For kids who are developing their scissor skills and need help learning to turn the paper while cutting along a curve (and who can read numbers), try this little trick…I came up with it on-the-spot during a recent therapy session when working with a child who hasn’t been able to figure out how to turn the paper while cutting, and it worked INSTANTLY! I’ve proceeded to use it with a variety of preschoolers and kindergarteners and it’s been working like a charm! This post contains affiliate links (see full disclosure here).
The day I first tried this trick, I shared it on the MamaOT.com Facebook page and, to date, it has been one of the most “liked” posts EVER on my page!
Want to see this trick that people are going so nuts-o over? Read on!
Take a curve and write a number on each spot that the child will need to place the thumb of the helper hand (the non-dominant hand) while turning the paper. You’ll notice that the setup for a right-handed child would be mirror opposite of the setup needed for a left-handed cutter. It’s important to make sure that righties use right-handed scissors (like these righty scissors) and lefties use left-handed scissors (like these lefty scissors).
The right-handed child starts by cutting on the right side of the shape while holding the left side of it with the thumb of their helper hand on #1 (opposite for lefties). Then as they approach the top of the curve, they move their helper hand to #2. Then as they get almost to the end of the curve, they move their helper hand to #3. And then they’re done!
A commenter on Facebook commenter asked if I could post a video about this trick, so here you go!
You could use dots, stars, or stickers instead of numbers, but I like how the numbers indicate the sequence rather than seeming like “random” dots to the child. If the child can’t yet identify numbers, you could just draw a star or dot on each spot, or place a sticker on each spot. Stickers could be different colors (so they move from one color to another such as green, blue, yellow) or even different characters or animals (such as pig, elephant, butterfly). Or you could still implement a sequence such as “green, yellow, red” (like a stoplight) or “A, B, C”.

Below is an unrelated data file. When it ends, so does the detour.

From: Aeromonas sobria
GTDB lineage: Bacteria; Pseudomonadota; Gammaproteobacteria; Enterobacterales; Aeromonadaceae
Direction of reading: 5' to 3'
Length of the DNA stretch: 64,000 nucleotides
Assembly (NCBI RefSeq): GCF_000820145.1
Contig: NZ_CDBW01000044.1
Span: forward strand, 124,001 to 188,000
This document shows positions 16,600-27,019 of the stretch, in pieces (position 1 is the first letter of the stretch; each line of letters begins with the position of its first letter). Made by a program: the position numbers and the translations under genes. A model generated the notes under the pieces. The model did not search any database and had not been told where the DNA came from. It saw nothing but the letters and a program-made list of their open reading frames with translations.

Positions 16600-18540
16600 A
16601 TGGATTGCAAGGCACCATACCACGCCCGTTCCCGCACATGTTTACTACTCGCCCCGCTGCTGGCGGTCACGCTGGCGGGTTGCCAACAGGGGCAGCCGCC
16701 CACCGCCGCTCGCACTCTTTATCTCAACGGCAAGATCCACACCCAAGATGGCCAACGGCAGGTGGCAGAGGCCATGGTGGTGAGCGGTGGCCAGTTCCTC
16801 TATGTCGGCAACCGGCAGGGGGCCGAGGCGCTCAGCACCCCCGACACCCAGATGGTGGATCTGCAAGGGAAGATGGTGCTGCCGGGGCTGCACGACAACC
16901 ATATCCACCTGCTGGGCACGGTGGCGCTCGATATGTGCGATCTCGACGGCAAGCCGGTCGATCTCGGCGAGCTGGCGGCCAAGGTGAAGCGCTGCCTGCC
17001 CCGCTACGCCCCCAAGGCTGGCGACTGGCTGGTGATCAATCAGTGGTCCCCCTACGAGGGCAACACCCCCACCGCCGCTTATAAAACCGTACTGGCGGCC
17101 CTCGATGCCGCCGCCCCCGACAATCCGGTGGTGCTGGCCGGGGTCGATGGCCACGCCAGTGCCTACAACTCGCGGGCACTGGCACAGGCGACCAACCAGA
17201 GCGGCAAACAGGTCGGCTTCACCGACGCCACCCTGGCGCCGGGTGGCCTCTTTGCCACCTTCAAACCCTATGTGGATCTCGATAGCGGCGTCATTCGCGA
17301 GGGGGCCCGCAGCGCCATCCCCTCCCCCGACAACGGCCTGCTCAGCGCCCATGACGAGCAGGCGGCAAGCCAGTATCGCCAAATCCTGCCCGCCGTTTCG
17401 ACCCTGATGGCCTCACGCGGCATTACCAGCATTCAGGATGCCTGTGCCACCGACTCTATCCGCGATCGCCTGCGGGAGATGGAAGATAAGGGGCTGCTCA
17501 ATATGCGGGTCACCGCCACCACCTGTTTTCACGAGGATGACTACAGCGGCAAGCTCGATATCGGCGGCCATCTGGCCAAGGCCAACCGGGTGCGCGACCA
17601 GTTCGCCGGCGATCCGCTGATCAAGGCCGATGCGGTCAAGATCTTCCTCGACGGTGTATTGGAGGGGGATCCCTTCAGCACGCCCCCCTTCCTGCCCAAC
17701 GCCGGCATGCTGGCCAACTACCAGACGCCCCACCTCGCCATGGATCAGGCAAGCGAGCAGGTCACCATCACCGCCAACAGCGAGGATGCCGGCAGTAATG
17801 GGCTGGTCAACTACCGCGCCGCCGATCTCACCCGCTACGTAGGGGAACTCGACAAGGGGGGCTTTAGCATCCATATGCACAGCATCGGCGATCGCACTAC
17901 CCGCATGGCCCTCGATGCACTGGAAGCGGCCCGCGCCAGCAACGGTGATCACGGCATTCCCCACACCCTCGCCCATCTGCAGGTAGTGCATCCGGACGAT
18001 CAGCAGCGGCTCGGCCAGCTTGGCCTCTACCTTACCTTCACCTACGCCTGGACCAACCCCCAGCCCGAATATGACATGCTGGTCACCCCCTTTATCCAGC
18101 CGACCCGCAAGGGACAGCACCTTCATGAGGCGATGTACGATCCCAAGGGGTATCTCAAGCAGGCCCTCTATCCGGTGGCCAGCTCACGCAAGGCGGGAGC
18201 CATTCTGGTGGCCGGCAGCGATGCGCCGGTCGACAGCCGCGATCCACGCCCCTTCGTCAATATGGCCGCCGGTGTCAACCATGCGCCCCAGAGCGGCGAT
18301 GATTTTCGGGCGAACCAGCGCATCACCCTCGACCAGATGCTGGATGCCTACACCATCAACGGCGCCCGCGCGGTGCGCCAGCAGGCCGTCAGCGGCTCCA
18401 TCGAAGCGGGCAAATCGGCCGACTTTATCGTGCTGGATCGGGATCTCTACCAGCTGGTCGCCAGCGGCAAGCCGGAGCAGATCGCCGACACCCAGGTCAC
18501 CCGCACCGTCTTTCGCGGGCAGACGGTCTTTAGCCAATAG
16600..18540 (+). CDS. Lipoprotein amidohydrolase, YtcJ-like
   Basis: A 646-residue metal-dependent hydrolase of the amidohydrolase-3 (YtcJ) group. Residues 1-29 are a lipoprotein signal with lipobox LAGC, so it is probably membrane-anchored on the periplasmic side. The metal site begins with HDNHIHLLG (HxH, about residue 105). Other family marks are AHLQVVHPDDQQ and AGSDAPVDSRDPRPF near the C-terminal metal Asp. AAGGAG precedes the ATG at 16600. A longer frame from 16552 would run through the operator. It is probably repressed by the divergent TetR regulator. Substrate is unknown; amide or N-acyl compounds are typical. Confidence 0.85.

For beginners, you may have to start by providing both physical assistance to move the hand to each number AND a verbal cue (“Put your thumb on #1”, etc). But then as they understand the concept and are physically capable, you can fade to just verbal cues for where to put the helper hand (“Put it on 1, move to 2, move to 3”), then you can fade more to only saying “1…2…3” and then eventually if they still need some prompting, you (or they) can slowly count “1…2…3” without actually having the numbers written on the paper. Then they’ve got it! I have done this in “real life” and it actually works!
SUPPLIES TO HELP YOU OUT:
*image shows right-handed scissors, but the link takes you to truly left-handed scissors
Heavy Paper for Beginners
Stickers for Visual Cues
ADDITIONAL RESOURCES FOR FINE MOTOR DEVELOPMENT
OT Mom’s Fine Motor Bundle (Discounted price on Fine Motor Activities plus Scissor Skills Activities plus FREE Bonus Cutting Template)
Want access to all of OT Mom’s e-books? Check out her Mega Motor Bundle which includes all of her e-books at a discounted price!